By Swapan Dasgupta
Anticipating the possible fallout of developments involving an issue as deeply contentious as the long-standing dispute in Ayodhya is hazardous. Yet, whatever the Allahabad High Court decides on Friday afternoon, there are at least two certitudes.
First, as indicated by the Cabinet resolution of September 16, the authorities will encourage seeing the verdict in its "proper perspective", as "part of a judicial process". In other words, an appeal to the Supreme Court by the losing side is more or less obligatory. Returning the mandir-masjid dispute to the judicial slow cooker will ensure that any resolution (if this is at all possible) of this delicate problem will be put off till another day. For the moment, the pujas of Ram lalla won't be disturbed.
Secondly, despite the understandable fear of civil strife in the aftermath of the verdict, it is unlikely that either the Commonwealth Games or Bihar elections will be marred by riots. There may well be some localised disturbances but nothing remotely on the scale of the post-demolition troubles in 1992-93. Any rise in the emotional temperature has to be preceded by religious and political mobilisation. As of now, and for a variety of reasons, there are no indications that India is in a mood to revert to sectarian conflict in a big way. This equanimity may well be temporary but as of now it is real.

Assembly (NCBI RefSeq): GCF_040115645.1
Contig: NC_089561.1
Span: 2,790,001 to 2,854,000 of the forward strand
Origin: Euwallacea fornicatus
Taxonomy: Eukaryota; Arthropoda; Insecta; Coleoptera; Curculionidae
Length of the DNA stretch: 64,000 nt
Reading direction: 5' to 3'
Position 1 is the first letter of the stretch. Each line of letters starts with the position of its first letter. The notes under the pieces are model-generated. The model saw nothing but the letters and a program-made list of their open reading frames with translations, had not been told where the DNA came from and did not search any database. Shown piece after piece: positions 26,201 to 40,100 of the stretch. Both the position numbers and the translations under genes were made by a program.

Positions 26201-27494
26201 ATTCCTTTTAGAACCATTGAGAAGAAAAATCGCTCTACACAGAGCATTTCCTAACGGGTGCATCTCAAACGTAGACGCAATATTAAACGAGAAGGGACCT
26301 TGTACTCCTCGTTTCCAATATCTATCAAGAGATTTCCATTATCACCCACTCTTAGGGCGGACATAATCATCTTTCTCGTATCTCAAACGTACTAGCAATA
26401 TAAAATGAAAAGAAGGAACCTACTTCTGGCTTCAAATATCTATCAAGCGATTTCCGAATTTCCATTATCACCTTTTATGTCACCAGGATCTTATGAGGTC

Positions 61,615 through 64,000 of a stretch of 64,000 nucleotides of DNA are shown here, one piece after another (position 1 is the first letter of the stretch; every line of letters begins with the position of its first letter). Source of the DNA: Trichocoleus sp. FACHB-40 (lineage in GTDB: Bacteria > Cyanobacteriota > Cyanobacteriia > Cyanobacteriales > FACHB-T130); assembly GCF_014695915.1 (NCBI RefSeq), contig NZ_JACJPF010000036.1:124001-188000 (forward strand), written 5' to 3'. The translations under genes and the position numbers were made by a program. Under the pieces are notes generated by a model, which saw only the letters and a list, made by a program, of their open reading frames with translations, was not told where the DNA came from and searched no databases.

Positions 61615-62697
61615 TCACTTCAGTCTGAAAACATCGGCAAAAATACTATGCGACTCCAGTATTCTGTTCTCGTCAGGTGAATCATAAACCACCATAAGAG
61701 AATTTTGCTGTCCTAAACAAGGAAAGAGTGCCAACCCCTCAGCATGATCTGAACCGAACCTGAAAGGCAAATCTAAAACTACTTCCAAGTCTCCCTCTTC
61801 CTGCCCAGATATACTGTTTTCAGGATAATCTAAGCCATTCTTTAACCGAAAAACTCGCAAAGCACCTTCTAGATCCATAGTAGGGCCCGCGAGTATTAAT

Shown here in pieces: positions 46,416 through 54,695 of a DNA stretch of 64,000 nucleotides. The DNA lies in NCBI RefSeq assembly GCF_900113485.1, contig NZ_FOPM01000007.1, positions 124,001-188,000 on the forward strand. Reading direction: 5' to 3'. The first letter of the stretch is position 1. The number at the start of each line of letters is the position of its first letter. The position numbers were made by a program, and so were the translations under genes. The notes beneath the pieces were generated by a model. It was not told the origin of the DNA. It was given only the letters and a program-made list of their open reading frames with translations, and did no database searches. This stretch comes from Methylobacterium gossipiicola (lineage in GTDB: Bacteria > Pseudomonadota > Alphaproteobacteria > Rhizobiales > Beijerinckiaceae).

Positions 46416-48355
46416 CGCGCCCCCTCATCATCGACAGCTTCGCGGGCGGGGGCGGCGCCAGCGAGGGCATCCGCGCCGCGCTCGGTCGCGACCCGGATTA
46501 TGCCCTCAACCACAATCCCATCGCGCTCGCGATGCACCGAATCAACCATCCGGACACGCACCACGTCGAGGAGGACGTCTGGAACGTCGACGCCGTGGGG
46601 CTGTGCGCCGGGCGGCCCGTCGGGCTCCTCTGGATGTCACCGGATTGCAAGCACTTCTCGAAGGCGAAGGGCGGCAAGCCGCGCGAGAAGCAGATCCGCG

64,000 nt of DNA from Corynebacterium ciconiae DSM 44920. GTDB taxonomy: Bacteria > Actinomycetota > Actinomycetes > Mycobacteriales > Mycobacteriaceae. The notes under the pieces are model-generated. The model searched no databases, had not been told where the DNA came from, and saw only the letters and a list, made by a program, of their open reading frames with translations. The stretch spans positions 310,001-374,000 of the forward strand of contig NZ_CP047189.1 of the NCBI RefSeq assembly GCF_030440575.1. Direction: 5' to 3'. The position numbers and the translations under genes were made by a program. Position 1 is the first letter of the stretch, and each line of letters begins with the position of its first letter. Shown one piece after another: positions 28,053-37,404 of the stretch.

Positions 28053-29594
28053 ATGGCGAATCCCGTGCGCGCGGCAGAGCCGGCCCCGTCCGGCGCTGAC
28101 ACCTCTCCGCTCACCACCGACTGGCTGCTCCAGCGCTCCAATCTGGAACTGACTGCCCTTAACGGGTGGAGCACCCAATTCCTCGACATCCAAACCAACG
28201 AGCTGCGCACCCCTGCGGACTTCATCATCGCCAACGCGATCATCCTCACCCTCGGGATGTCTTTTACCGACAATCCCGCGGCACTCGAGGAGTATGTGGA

That the verdict is likely to be greeted with anodyne observations about the "majesty of the law", the "triumph of Constitutionalism" and so on is not to suggest that it will be a non-event. The verdict will inevitably trigger a ferment whose impact will take some time to be felt.
The Congress, which has bitter memories of being derailed by Ayodhya in the 1990s, is understandably nervous about another round of Hindu-Muslim polarisation. General Secretary Digvijay Singh's endorsement of a negotiated settlement—an approach identified with the now-reviled P.V. Narasimha Rao and, subsequently, the NDA Government—would indicate that the Congress is loath to confront a situation where one side nurtures a grievance while the other side gloats triumphantly.
If the Congress is uneasy about the turn of events after September 24, the BJP is on the edge. It has reposed hope in a judicial endorsement of its claim that the Babri Masjid was built on the site of a pre-existing Hindu temple. This would not only establish the moral legitimacy of the movement it so successfully led, but would offset any possible adverse ruling on the title suit. Whatever the judicial pronouncement on the issue of 'adverse possession', if the archaeological and historical evidence are found to be weighed in favour of the Hindu claimants, it would make it extremely difficult to consider shifting the makeshift Ram temple from the 'garba griha' of the erstwhile Babri Masjid.